A culture of compliance is the foundation of an organization’s compliance program. It is often a measure of how well employees feel empowered to identify, mitigate, and escalate risk within their institution. An institution’s compliance culture is set by its board and executive leadership team. Their messaging should be continuously reinforced in the institution’s risk appetite statement, policies, training, and enterprise-wide communications. A strong compliance culture should be evident at all levels of the financial institution and across all three lines of defense: the lines of business, the compliance department, and the audit function.
The most important asset to an institution’s compliance program is truly each and every employee. A culture of compliance should empower employees—not just in the second line of defense but in all areas of the institution—to think about the risks being presented through their customers, transactions, and products and services, and the part they play in mitigating those and other risks.
Senior executive and leaders are responsible for establishing the tone from the top—setting clear expectations for the importance of compliance throughout the organization and modeling behaviors for their employees. An institution’s leadership must support each of the seven elements of a culture of compliance to ensure that employees have what is needed to effectively manage their compliance risk.
Seven Elements of a Culture of Compliance
Training and communication play a critical role in establishing a culture of compliance because they often are the primary means by which these critical messages are delivered to all employees. A comprehensive compliance training program not only ensures that employees are aware of their responsibilities, but also provides them with detailed information on how they should identify, mitigate, escalate, and report risk. Comprehensive and well-thought-out training should assist in creating awareness and in developing and refining the skills needed to ensure compliance.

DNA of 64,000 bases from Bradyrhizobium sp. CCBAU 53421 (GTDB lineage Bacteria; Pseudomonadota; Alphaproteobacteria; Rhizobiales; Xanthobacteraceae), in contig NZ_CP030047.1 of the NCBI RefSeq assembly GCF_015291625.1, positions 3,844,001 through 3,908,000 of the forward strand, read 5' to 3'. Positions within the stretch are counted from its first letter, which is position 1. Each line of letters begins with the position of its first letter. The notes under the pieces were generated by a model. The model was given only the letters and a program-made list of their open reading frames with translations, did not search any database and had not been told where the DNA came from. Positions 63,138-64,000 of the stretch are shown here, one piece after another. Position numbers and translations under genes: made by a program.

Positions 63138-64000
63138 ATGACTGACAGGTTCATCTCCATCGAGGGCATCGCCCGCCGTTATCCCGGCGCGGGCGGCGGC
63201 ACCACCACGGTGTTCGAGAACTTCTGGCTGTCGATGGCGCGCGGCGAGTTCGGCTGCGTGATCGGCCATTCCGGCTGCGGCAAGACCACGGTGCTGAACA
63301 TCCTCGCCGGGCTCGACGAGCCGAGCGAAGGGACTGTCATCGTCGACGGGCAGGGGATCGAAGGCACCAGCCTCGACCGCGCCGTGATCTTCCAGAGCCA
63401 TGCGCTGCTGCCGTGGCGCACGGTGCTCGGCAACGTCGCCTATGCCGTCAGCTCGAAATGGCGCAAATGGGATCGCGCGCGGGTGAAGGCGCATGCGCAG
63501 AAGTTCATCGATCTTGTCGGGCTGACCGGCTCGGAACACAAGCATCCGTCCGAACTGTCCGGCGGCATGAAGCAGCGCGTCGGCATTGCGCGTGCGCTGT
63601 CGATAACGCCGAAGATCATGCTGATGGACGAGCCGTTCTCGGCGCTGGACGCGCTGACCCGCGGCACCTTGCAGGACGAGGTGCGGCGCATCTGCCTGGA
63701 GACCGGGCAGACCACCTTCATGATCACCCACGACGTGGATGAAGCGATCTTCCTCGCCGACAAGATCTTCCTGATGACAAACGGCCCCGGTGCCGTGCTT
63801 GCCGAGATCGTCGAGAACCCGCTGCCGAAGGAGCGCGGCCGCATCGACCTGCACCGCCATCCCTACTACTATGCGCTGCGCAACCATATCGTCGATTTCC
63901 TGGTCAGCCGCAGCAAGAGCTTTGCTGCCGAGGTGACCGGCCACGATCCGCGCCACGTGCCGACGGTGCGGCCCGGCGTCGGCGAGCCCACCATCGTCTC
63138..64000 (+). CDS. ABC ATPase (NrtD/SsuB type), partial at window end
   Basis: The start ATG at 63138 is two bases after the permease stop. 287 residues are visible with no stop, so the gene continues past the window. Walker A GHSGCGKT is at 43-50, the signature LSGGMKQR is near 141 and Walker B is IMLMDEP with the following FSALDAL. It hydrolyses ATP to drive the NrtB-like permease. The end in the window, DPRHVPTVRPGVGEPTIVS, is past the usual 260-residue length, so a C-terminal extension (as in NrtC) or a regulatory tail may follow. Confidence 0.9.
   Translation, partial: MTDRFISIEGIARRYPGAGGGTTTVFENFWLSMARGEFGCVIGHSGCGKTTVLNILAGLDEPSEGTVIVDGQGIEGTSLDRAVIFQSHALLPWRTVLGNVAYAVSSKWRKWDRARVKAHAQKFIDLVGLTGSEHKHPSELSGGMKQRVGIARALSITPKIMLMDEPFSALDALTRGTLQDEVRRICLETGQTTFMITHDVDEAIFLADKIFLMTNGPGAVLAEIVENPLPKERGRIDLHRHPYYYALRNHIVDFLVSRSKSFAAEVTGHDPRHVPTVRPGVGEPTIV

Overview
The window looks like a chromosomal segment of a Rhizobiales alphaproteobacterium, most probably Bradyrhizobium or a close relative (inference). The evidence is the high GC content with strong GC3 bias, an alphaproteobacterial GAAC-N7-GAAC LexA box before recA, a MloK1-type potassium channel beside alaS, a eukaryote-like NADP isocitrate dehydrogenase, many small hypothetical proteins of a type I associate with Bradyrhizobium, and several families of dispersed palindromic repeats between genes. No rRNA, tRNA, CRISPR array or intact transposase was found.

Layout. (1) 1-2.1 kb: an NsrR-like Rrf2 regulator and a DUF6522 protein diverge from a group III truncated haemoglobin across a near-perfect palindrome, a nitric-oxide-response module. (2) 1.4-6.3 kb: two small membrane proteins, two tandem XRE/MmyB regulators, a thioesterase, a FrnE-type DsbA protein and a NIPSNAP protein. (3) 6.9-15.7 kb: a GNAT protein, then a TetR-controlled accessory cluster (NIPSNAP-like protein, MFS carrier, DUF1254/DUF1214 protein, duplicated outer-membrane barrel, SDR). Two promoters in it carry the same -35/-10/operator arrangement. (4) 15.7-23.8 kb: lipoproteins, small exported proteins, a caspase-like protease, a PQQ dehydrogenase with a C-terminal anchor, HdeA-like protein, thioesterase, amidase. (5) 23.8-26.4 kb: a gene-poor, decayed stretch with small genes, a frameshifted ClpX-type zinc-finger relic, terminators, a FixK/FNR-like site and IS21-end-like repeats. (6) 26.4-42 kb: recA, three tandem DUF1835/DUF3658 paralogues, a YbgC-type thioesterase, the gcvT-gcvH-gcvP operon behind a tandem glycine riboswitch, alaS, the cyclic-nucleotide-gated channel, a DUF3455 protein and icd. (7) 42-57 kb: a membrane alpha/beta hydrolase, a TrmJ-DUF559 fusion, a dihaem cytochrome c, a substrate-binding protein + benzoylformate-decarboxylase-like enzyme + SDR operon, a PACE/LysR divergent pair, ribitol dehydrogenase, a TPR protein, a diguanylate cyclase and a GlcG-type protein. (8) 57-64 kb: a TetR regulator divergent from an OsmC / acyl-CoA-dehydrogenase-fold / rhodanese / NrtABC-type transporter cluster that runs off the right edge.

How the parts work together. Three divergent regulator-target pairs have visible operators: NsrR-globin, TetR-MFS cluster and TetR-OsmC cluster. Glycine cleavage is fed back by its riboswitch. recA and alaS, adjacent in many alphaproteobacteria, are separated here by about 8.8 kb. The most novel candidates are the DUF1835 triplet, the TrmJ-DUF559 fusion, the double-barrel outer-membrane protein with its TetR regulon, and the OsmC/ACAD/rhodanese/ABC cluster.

An effective compliance training program can help to ensure that an institution is regularly addressing new issues and emerging risks. It also helps to ensure that employees have the right knowledge and skills necessary to perform their roles, and that they understand the risks within the institution and their business area as well as the consequences of noncompliance. Organizations can determine the strengths and weaknesses of their compliance and training programs by answering the following questions:
- Do our training programs match the risks of our institution, and the variety of functions within it?
- Do our employees have the right experience and training to do their jobs?
- Are we regularly addressing new issues and ensuring our programs help our teams deal with emerging risks?
Institutions should ensure robust and recurring communication. “One and done” is not an effective way to deliver communications or develop an organizational culture. A strong communications program issues clear messages in a recurring fashion. Institutions that want to create a culture of compliance should issue policy alerts and remind staff of changes to regulations and industry standards. Information on those changes should then be easily accessible and readily available for employees. Town halls, quarterly newsletters, and even short video messages explaining changes can be effective ways to ensure that all staff members understand what they must do to support the institution’s focus on compliance.